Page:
Wednesday, July 8, 2015

Much Mirth in MINIONS

They're small, yellow and they speak gibberish -- just like wacky characters played by Danny Kaye or Sid Caesar.  Sometimes they sound like Lucy Ricardo and Ethel Mertz on I Love Lucy pretending to be Martians on the  observation deck of the Empire State Building.   Minions have been around since dinosaur times.  Now it's 1968.
Let me just say it up front -- I know they are two different types of big screen entertainment, but I feel this script was better than the one for Jurassic World.  In addition to that, it made me laugh more than Inside Out, that sentimental and animated big box office hit.  Minions had me laughing out loud in the first five minutes and the laughs kept coming through this short, snappy feature.  It runs only 1 hour and 25 minutes.  Inside Out is more inventive, sophisticated and original with its use of psychology and feelings as characters.  But that psychology kept it a bit grounded and scholastic, if you will.  There wasn't quite that thrill of buoyancy and whimsy you got from classic Disney features such as Pinocchio and Peter Pan, two productions that also dealt with the light and dark of childhood as did Inside Out.  There's whimsy in Minions.  It's not out to make a psychological point, it's just out to make you laugh.  You've got three lead Minions -- Kevin, Bob and Stuart.  Three little pill-shaped yellow creatures.  A total of five eyes.  They live to be henchman for the baddest creature or person around at the time.  They mean to be bad, but they keep screwing up and doing good instead.  Here's an example:
The minions seek a bad new leader.  Without one, they're depressed.  Kevin has an idea.  He, Stuart and Bob make it to the East Coast.  They're inspired while watching television in New York City.  Baby boomers will dig that scene and confirm its accuracy.  TVs were not always flatscreens.  They were once large boxlike appliances with antennas. On TV, there's a commercial for Villain-Con ("So much fun, it's a crime.")  Appearing there will be the Number One criminal genius -- Scarlett Overkill (voiced quite festively by Sandra Bullock).  The Minions will hitch-hike to Villain-Con, meet her and become her henchman.  Where is this convention of criminals?  Florida!  Kevin, Stuart and Bob make their dream come true.  They meet Scarlett Overkill.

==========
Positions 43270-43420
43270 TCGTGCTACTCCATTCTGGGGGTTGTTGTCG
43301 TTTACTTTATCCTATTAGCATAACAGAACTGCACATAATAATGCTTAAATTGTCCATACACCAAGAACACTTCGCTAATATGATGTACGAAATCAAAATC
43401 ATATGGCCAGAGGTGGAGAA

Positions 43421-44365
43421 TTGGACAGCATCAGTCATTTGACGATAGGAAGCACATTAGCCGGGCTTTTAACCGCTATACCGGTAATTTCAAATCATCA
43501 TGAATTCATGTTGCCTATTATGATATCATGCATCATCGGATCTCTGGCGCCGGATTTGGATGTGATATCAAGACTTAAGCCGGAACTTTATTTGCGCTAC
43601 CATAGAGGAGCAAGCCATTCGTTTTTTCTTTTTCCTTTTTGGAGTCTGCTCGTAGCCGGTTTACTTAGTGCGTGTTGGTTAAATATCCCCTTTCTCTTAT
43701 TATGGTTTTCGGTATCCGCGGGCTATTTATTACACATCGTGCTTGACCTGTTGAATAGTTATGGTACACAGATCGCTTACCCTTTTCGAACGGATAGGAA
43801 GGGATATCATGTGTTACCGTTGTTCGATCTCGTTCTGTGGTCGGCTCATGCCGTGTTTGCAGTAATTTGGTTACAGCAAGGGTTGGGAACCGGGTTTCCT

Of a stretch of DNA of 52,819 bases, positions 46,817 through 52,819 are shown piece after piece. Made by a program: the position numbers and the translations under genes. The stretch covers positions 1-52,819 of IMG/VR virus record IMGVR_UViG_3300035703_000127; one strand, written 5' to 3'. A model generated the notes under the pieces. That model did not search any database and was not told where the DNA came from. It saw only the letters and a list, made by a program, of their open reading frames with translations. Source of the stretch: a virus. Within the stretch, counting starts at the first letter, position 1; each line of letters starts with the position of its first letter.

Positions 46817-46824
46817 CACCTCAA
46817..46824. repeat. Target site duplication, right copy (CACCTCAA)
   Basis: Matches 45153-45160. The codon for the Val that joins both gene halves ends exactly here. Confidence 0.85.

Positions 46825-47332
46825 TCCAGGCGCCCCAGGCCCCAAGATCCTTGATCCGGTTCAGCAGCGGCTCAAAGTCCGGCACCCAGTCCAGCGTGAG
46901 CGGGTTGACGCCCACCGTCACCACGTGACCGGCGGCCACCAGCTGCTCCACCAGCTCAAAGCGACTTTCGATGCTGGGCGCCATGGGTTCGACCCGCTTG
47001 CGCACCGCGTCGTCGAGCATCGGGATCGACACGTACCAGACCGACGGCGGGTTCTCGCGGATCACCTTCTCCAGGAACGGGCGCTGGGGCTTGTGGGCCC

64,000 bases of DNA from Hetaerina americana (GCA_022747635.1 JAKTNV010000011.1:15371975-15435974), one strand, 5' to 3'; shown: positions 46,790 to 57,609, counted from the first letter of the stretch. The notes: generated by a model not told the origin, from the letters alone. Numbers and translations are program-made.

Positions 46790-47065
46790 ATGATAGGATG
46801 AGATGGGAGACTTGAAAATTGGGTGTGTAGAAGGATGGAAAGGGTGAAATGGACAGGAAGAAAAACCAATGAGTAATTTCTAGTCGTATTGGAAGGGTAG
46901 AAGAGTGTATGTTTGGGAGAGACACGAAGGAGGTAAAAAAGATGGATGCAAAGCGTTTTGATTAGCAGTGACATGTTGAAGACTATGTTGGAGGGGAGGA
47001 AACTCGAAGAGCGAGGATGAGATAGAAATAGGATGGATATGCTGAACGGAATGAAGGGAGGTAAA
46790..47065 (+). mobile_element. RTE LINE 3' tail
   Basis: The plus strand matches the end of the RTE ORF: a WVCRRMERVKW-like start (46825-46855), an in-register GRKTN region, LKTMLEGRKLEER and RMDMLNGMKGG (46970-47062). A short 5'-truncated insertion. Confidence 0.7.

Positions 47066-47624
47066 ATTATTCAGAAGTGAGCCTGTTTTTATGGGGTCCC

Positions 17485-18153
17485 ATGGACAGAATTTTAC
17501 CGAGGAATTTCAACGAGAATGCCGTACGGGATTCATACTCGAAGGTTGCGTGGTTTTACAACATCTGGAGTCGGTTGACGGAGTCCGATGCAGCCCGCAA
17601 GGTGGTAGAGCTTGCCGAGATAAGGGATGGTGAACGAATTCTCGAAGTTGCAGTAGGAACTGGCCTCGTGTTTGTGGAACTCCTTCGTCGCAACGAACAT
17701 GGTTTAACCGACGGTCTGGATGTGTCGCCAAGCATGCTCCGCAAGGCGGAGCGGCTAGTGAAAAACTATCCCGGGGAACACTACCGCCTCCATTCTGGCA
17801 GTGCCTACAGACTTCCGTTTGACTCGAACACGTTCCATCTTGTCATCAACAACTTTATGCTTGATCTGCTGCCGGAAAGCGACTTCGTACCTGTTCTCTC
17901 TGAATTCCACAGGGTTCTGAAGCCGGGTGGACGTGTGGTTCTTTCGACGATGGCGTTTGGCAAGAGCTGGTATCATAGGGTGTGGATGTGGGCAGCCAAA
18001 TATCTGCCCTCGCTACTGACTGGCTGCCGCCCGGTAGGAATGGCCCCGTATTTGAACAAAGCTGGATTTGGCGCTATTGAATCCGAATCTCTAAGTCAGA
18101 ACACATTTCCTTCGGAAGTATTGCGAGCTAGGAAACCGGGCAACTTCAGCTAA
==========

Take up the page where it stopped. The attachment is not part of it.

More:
This feature will have the Baby Boomers laughing harder than the Millennials in the cineplex audiences.  There are visual references to Jimi Hendrix, Andy Warhol, The Beatles and Abbey Road and the Rankin/Bass puppets from a classic retro TV holiday special.  Remember the Snow Monster from Rudolph the Red-Nosed Reindeer?  A somewhat similar creature appears in one of my favorite scenes -- a scene that broke me up laughing.  It's like Rankin/Bass meets a classic MGM musical from the 1950s.

I first laughed at the Minions in 2010's Despicable Me, another animated winner.  Gru is an evil mastermind whose cold, cruel heart is melted by a trio of orphan girls.  One of the funniest things about that movie was the almost unrecognizable and hilarious voiceover work Julie Andrews did as Gru's annoying, battle-ax of a mother.  Look sharp when the yellow trio enters Villain-Con.  You'll see Gru and his crabby mother on the main floor.  In Minions, it's Jon Hamm who's a knockout as he voices the hipster evil husband of evil Scarlett Overkill.  We followed Hamm as the dark, complex Don Draper on Mad Men.  He was terrific as that complicated advertising executive.  You've got to hear the actor as Herb Overkill.  Hamm has got the comedy gift.  He does wonderful character vocal work.

Scarlett's main goal is to go to London and steal the Queen's crown.  But... she's mean to one of the Minions.  Big mistake.  Even though she's bad, she must be stopped.
Kids 12 and under will dig Minions.  The parents and grandparents may dig it even more as it recalls the 1960s and references other pop culture.  I recommend this one for some groovy weekend family entertainment.  Minions opens Friday, July 10th.







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